16. A measuring device as claimed in claim 15 wherein said calibrated tube includes a visible marking at a predetermined position near the lower end thereof said lower marking for aligning with the water level in said chamber in use.
17. A measuring device as claimed in claim 16 wherein said connector has an orifice therethrough having an upstanding annular wall, and said calibrated tube has a substantially constant cross section over at least a substantial part of its length from one end thereof, said cross section providing a substantially sealed sliding fit within said orifice of said connector.
18. A measuring device comprising:
a connector formed to connect with the outlet of a humidification chamber,
a calibrated tube extending through said connector to be retained in an at least substantially vertical direction through a said outlet with said connector fitted to the said outlet, said tube including a marking at a predetermined position closer to the upper end thereof, said upper marking indicating a desirable liquid column height in use, and
a bias flow outlet through said connector, said bias flow outlet comprises an orifice through said connector providing a predetermined flow constraint, said orifice being sized such that said predetermined flow constraint matches a typical flow constraint provided by a breathing circuit and patient in use.
19. In a humidified gases delivery system including a humidification chamber with an outlet and a reservoir of water, a measuring device comprising:
a connector connected with said outlet of said humidification chamber,
a calibrated tube extending all the way through said connector to be retained in an at least substantially vertical direction through said outlet, said tube having an end in said reservoir of water, and
a bias flow outlet through said connector.
US09/619,784 1999-07-28 2000-07-20 Pressure measuring device Active US6520021B1 (en)

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NZ33694899 1999-07-28

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Cited By (12)

* Cited by examiner, † Cited by third party
Publication number Priority date Publication date Assignee Title
US20050072470A1 (en) * 2003-10-01 2005-04-07 Jacobs Harris C. Apparatus for controlling the pressure of gas by bubbling through a liquid, such as bubble CPAP
US20090062751A1 (en) * 2007-09-01 2009-03-05 Newman Jr Lionel Medical apparatus for suction and combination irrigation and suction
US20090056719A1 (en) * 2007-08-31 2009-03-05 Newman Jr Lionel Exhalatory pressure device and system thereof
US20090159079A1 (en) * 2001-08-20 2009-06-25 Map Medizin-Technologie Gmbh Apparatus for supplying respiratory gas and a method for controlling the apparatus
US20090194108A1 (en) * 2007-08-31 2009-08-06 Newman Jr Lionel Adjustable pressure device and system thereof
US20090223514A1 (en) * 2008-03-06 2009-09-10 Resmed Limited Humidification of respiratory gases
US20100282253A1 (en) * 2009-02-04 2010-11-11 Wet Nose Technologies, Llc. Pressure release systems, apparatus and methods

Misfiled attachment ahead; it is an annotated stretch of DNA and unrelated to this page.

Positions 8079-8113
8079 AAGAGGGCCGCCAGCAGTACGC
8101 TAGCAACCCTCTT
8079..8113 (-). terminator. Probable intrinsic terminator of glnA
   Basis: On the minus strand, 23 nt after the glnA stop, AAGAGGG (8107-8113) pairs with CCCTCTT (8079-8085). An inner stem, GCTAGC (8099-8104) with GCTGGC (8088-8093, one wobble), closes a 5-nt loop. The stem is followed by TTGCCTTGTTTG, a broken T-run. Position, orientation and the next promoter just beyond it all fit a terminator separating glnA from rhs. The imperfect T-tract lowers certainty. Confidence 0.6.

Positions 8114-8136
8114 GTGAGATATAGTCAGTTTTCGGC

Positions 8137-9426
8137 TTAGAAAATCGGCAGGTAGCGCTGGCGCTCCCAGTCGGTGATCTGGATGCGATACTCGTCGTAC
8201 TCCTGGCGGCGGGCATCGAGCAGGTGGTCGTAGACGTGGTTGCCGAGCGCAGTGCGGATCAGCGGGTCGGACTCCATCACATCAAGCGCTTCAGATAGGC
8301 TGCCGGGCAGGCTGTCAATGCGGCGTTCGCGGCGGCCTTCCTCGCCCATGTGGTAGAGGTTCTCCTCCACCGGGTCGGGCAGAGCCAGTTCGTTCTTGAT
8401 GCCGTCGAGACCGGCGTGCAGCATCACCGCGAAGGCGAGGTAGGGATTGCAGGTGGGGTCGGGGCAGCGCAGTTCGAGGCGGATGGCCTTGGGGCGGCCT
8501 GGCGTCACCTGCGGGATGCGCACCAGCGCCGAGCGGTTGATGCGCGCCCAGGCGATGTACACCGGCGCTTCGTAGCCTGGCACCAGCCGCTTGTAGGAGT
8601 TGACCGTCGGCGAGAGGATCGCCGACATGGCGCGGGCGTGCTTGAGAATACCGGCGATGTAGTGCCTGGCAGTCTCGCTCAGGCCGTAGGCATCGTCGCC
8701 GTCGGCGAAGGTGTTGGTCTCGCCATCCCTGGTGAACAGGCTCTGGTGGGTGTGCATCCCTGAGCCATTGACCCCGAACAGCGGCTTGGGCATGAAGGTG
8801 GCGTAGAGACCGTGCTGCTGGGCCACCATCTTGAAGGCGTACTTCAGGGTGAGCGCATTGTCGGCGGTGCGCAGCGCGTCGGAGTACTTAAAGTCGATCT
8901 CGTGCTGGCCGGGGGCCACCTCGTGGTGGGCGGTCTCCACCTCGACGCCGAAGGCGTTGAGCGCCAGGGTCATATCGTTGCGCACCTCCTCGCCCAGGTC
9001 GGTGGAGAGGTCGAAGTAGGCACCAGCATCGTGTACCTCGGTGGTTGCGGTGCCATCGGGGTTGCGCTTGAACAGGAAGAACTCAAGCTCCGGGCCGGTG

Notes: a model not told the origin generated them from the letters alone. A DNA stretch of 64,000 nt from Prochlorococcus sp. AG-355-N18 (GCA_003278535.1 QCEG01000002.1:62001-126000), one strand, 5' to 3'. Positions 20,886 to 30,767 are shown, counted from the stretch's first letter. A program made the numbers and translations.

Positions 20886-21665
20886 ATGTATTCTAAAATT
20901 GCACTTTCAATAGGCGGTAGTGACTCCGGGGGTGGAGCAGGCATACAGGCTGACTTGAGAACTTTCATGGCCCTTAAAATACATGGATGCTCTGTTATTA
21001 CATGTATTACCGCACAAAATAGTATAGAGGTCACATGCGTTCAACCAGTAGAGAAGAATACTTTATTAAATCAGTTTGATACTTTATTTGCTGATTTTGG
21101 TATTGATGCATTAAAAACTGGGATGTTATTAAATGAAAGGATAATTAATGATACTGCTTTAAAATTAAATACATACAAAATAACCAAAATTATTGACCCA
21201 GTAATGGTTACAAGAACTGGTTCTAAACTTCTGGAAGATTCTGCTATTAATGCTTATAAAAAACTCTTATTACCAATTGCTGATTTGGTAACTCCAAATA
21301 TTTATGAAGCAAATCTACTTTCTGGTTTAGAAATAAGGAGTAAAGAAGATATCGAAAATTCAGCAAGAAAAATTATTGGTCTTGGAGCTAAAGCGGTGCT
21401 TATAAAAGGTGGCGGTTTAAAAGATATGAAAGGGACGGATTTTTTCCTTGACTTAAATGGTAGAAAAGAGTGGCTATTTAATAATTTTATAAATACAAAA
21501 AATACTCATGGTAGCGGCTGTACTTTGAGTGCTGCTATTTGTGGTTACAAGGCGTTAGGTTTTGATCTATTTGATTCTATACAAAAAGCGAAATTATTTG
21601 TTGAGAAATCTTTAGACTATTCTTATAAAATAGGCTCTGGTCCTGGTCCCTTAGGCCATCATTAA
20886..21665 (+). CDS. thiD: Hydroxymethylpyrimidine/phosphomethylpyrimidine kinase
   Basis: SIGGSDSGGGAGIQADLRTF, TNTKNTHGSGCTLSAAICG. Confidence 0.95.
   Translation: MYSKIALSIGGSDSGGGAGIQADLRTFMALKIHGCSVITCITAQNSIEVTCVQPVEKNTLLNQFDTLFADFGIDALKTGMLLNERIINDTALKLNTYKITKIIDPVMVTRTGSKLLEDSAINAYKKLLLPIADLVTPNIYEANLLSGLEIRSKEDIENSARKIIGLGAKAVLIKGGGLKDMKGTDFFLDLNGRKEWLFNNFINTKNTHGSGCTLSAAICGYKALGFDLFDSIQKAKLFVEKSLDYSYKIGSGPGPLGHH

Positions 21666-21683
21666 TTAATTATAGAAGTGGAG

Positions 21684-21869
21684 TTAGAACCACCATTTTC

US20110023874A1 (en) * 2009-07-31 2011-02-03 Resmed Limited Wire heated tube with temperature control system, tube type detection, and active over temperature protection for humidifier for respiratory apparatus
AT510533B1 (en) * 2010-09-30 2012-09-15 Michael Fischer Measuring device for measuring the pressure of a gas
CN104958816A (en) * 2015-06-16 2015-10-07 东莞永胜医疗制品有限公司 Infant cpap continuous airway positive pressure aerating system and pressure generator thereof
CN105944205A (en) * 2016-05-17 2016-09-21 冯晔瑾 Pressure measuring suite
US9572949B2 (en) 2013-02-01 2017-02-21 Resmed Limited Wire heated tube with temperature control system for humidifier for respiratory apparatus

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GB189923919A (en) * 1899-11-30 1900-02-10 Joseph Stockert Improvements in or relating to Type-printing Telegraphs.
US785438A (en) * 1904-09-24 1905-03-21 Charles E Sargent Pressure-gage.
US2295528A (en) * 1940-04-24 1942-09-15 Cutter Lab Method for measuring the degree of vacuum in sealed containers
US2422702A (en) * 1939-09-01 1947-06-24 Rodanet Charles Hilaire Henri Apparatus for testing altimetric devices
FR1035315A (en) * 1951-04-11 1953-08-21 Apparatus for measuring pressure difference
US2686429A (en) * 1948-11-23 1954-08-17 Honeywell Regulator Co Fluid pressure gauge
US3817097A (en) * 1972-06-05 1974-06-18 T Heroux Method and apparatus for testing hydraulic pumps
US5148712A (en) * 1991-02-01 1992-09-22 Federal Equipment Company Ball deflator
US5271278A (en) * 1992-02-14 1993-12-21 Salgues Michel J Champagne pressure gauge

Patent Citations (9)

* Cited by examiner, † Cited by third party
Publication number Priority date Publication date Assignee Title
GB189923919A (en) * 1899-11-30 1900-02-10 Joseph Stockert Improvements in or relating to Type-printing Telegraphs.
US785438A (en) * 1904-09-24 1905-03-21 Charles E Sargent Pressure-gage.
US2422702A (en) * 1939-09-01 1947-06-24 Rodanet Charles Hilaire Henri Apparatus for testing altimetric devices